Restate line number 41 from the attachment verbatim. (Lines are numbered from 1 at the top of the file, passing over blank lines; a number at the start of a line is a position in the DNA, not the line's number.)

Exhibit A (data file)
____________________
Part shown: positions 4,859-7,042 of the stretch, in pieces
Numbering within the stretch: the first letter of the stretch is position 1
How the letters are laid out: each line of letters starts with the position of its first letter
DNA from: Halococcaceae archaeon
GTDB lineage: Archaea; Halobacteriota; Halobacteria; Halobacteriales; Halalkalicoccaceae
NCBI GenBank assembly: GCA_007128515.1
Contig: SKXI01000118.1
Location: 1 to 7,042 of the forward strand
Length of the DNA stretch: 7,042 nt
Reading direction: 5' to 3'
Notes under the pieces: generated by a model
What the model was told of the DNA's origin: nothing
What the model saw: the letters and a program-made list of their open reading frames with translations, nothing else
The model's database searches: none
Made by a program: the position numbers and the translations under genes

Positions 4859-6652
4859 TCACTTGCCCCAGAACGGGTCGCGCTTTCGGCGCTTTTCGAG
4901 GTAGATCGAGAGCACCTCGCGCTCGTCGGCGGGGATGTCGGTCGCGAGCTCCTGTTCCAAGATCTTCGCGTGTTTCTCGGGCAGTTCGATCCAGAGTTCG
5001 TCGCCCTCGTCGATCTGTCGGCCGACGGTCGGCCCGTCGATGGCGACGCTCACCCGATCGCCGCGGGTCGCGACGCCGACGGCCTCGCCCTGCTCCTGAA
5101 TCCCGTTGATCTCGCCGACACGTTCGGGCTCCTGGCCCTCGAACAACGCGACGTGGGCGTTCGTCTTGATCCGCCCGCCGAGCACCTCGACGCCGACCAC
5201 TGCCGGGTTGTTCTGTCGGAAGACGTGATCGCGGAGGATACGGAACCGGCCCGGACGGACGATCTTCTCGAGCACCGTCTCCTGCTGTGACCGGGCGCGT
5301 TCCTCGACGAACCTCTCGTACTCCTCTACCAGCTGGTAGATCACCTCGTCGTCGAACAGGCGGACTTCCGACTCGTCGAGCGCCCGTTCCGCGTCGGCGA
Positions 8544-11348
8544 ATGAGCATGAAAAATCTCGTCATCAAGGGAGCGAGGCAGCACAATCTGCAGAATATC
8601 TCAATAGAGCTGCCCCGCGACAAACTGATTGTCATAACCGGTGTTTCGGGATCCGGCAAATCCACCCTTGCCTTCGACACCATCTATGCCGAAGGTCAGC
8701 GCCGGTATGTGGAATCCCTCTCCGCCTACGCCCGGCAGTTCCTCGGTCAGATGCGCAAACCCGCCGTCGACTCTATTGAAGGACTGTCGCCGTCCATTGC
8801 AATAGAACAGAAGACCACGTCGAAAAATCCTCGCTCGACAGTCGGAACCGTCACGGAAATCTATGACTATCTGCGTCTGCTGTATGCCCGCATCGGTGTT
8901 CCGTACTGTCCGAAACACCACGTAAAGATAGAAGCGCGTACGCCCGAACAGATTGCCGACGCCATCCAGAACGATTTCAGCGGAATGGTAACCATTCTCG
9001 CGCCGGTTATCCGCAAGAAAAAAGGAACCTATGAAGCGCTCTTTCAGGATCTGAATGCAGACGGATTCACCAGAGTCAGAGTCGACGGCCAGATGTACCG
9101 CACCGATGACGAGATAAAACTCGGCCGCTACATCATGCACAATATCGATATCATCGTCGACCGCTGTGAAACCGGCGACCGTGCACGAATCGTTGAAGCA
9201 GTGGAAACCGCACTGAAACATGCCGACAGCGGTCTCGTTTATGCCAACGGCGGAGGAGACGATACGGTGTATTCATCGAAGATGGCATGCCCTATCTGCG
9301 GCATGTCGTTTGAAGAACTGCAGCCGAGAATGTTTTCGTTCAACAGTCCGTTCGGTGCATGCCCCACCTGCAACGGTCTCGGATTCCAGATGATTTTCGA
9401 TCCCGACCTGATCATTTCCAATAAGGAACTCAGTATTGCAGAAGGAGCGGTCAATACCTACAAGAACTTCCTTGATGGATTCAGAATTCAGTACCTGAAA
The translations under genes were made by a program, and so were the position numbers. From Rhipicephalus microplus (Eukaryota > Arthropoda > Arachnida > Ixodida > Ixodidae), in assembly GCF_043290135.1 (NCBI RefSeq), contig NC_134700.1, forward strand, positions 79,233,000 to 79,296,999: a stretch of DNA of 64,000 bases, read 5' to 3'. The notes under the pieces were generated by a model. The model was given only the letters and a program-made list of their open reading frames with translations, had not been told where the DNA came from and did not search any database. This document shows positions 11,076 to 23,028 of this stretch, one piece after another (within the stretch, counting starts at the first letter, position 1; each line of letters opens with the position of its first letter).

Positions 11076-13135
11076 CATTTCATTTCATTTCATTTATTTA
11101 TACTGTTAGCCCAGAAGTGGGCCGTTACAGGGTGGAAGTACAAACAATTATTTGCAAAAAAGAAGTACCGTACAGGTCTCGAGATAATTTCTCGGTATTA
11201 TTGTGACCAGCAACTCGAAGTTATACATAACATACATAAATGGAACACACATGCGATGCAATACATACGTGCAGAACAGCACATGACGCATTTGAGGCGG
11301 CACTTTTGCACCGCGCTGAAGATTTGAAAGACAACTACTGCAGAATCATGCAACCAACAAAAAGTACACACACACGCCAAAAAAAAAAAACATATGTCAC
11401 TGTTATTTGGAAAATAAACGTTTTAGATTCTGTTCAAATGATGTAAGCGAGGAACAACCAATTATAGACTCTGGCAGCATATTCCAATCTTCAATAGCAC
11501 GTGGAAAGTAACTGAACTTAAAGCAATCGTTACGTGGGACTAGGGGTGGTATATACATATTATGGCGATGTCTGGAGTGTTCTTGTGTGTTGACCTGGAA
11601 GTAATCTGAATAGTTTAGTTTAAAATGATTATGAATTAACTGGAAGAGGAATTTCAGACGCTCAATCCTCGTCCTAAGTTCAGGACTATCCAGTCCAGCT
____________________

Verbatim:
11501 GTGGAAAGTAACTGAACTTAAAGCAATCGTTACGTGGGACTAGGGGTGGTATATACATATTATGGCGATGTCTGGAGTGTTCTTGTGTGTTGACCTGGAA